IT Security Documents should only be given to employees on a "need to know" basis. The documents may be used to maintain the availability, confidentiality and integrity of the data, or to make revisions. Authorized EEOC system users may also hold the plans for safekeeping and reference. IT Security Documents should be closely held by these system users.
IT Security Documents Should Not Leave the Premises
IT Security Documents should stay in the office unless there is an explicit need to remove them. If a person is working on the documents, they may bring them to another place to work on them. As soon as the work is completed, they must be returned to the office premises. However, if a person is one of those tasked with maintaining the completed documents in a place outside of the office, an exception to this premise is recognized as necessary. Such documents must be returned to the office as soon as the person tasked with safeguarding them is no longer tasked to do so.
IT Security Documents Should Be Destroyed Properly
When IT Security Documents are obsolete, the documents should be destroyed properly. If the document is a hard paper copy, it should be shredded. If it is on another medium, it should be destroyed according to EEOC's accepted method for destroying secure data on that medium.
Inappropriate Handling of IT Security Documents
If these restrictions are not followed, the deviation, situation or incident will be referred to the Information Security Officer. If it is warranted, such matters will be referred to EEOC management for appropriate action.
|Name of Major Information System||Sponsoring Office|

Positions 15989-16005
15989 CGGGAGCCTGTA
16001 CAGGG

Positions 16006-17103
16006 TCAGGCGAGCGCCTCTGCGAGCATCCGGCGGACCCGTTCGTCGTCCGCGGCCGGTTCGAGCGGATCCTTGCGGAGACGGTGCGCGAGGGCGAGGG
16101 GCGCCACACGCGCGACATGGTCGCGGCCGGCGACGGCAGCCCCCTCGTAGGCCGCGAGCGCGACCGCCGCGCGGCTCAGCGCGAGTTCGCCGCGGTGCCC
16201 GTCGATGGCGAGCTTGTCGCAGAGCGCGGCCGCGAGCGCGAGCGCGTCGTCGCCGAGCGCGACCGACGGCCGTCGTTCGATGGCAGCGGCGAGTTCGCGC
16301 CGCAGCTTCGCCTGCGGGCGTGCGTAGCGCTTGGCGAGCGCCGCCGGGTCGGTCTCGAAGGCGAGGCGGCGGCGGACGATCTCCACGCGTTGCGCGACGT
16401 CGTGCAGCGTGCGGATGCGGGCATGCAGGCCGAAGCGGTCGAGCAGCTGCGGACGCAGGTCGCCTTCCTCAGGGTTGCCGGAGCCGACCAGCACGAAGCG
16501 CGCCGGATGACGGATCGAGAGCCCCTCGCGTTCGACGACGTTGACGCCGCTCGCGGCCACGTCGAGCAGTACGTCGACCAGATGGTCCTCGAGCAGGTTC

|EEO-1 Survey System||Office of Research, Information and Planning|
|Document Management System||Office of Information Technology|
|Integrated Mission System||Office of Information Technology|
Momentum Financials (through FY 2011)
|Office of the Chief Financial Officer|
|Federal Personnel and Payroll System||Office of Human Resources|
|EEOC Data Network||Office of Information Technology|
On all EEOC systems using any external telecommunications, a Screen Warning, similar to the one shown below, should appear prior to the log-on sequence. Public Law 99-474 (Computer Fraud and Abuse Act) requires that a warning message be displayed, notifying unauthorized users that they have accessed a U.S. Government computer system and unauthorized use can be punished by fines or imprisonment. Although the warning does not prevent unauthorized use of the system, it does allow violators to be punished more easily. Failure to notify an unauthorized user that it is a Government system may make prosecution more difficult, regardless of how much damage is done to the system.
If any EEOC office has implemented an externally connected system which does not have the required screen warning, processing should be suspended until the situation is corrected. OIT should be consulted for assistance in this matter.
All EEOC workstations which access the primary EEOC Network display a warning banner upon initial power-on and every time a user logs in. The word "Welcome" is not used in the warning banner because this may imply that anyone is welcome to access the system. The EEOC warning banner states:
EEOC's Computer Systems Important Notice
This is an Equal Employment Opportunity Commission Computer System. This system is intended to support official government business. Any information on this system is subject to recording, copying, reading, or interception by authorized personnel, including the Office of Inspector General. Use of this system constitutes consent to any such action and acknowledgment that there is no reasonable expectation of privacy with respect to any information or communications on this system.
Unauthorized users may be subject to civil and criminal penalties or administrative action for computer fraud or abuse.